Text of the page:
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The Flourishing Medical Tourism Business in America

Marianne Aiello, for HealthLeaders Media, April 16, 2014

"International patients seek treatment in the United States to access medical services with high success rates and good outcomes for surgeries and procedures that are not available in their country of origin," says Sonia Valdez, marketing manager for the health system's international department told HealthLeaders Media. "The elective international patient tends to look for value-added services or amenities when choosing a treatment facility."

The health system's Jackson International website describes such services and amenities in detail, including 24-hour concierge services, lavish patient amenities, and executive physicals.

"Jackson's international program offers international patients unmatched medical expertise, exceptional service, and peace of mind," Valdez says. "Our program was designed to provide patients with compassionate support and valuable guidance, as well as quick access to one of the top-rated hospitals in the United States."

The most popular services promoted on by Jackson International are high-risk obstetrics, pediatric cardiovascular services, trauma, and neurology. A "concierge process" offers quick admissions; "streamlined coordination" of all care; and "hospitality coordinators" for each patient, available 24 hours a day, who arrange transportation for patients (via air ambulance) and accompanying family members and friends, lodging for family and friends, and other non-medical needs. Jackson uses online registration to pre-qualify patients and determine "financial eligibility," including insurance coverage.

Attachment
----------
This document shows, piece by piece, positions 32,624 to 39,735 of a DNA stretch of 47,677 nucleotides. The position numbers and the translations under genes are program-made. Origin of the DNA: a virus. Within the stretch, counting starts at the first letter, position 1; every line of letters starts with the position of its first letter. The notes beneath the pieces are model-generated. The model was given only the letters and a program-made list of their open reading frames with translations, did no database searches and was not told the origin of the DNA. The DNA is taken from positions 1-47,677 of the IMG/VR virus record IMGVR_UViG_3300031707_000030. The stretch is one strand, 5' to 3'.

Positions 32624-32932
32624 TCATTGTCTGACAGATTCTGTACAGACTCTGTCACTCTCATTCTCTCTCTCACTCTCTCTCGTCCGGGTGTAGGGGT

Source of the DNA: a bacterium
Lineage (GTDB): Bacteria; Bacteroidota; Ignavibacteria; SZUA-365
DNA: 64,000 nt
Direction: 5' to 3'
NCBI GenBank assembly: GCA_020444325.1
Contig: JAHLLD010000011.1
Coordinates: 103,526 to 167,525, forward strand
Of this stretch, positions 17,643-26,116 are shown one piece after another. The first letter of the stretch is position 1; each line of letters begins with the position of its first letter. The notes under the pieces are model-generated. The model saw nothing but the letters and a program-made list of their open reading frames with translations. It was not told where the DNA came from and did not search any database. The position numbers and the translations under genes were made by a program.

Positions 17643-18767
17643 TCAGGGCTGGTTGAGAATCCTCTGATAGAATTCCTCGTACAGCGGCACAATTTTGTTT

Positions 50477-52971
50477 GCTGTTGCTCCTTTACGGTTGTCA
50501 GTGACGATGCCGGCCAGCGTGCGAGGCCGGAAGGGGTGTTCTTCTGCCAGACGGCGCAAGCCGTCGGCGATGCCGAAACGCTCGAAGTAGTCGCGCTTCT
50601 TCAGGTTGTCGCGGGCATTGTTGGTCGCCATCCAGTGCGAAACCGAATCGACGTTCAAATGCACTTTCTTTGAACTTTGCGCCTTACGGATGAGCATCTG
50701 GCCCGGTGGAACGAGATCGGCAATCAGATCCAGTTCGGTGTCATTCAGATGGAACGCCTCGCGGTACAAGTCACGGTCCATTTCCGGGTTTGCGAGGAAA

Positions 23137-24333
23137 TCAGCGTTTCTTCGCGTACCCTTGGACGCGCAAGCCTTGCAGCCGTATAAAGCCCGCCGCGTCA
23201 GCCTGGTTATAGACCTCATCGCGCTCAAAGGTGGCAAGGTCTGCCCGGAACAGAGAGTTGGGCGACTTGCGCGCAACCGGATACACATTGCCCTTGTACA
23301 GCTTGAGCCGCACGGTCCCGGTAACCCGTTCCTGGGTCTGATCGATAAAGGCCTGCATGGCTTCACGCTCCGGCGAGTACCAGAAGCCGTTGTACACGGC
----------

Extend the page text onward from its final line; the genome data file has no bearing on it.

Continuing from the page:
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2 comments on "The Flourishing Medical Tourism Business in America"


Todd (4/23/2014 at 11:44 AM)
Hard to see how a facility in Florida could come close to matching the total value (Cost/Quality) offered by many Joint Commission International Accredited facilities such as Anadolu, Bumrungrad or even perhaps Severance.

Joseph Harkins (4/17/2014 at 2:53 PM)
In the minds of world travelers, Florida is already a known commodity. Advertising won't be enough to increase and sustain medical tourism patients to Florida. Stakeholders – the hospital administrators, the physicians, the hospitality entities – interested in strengthening Florida's position as a medical tourism destination need to identify niche areas of healthcare and promote those services offered to patients who need them most.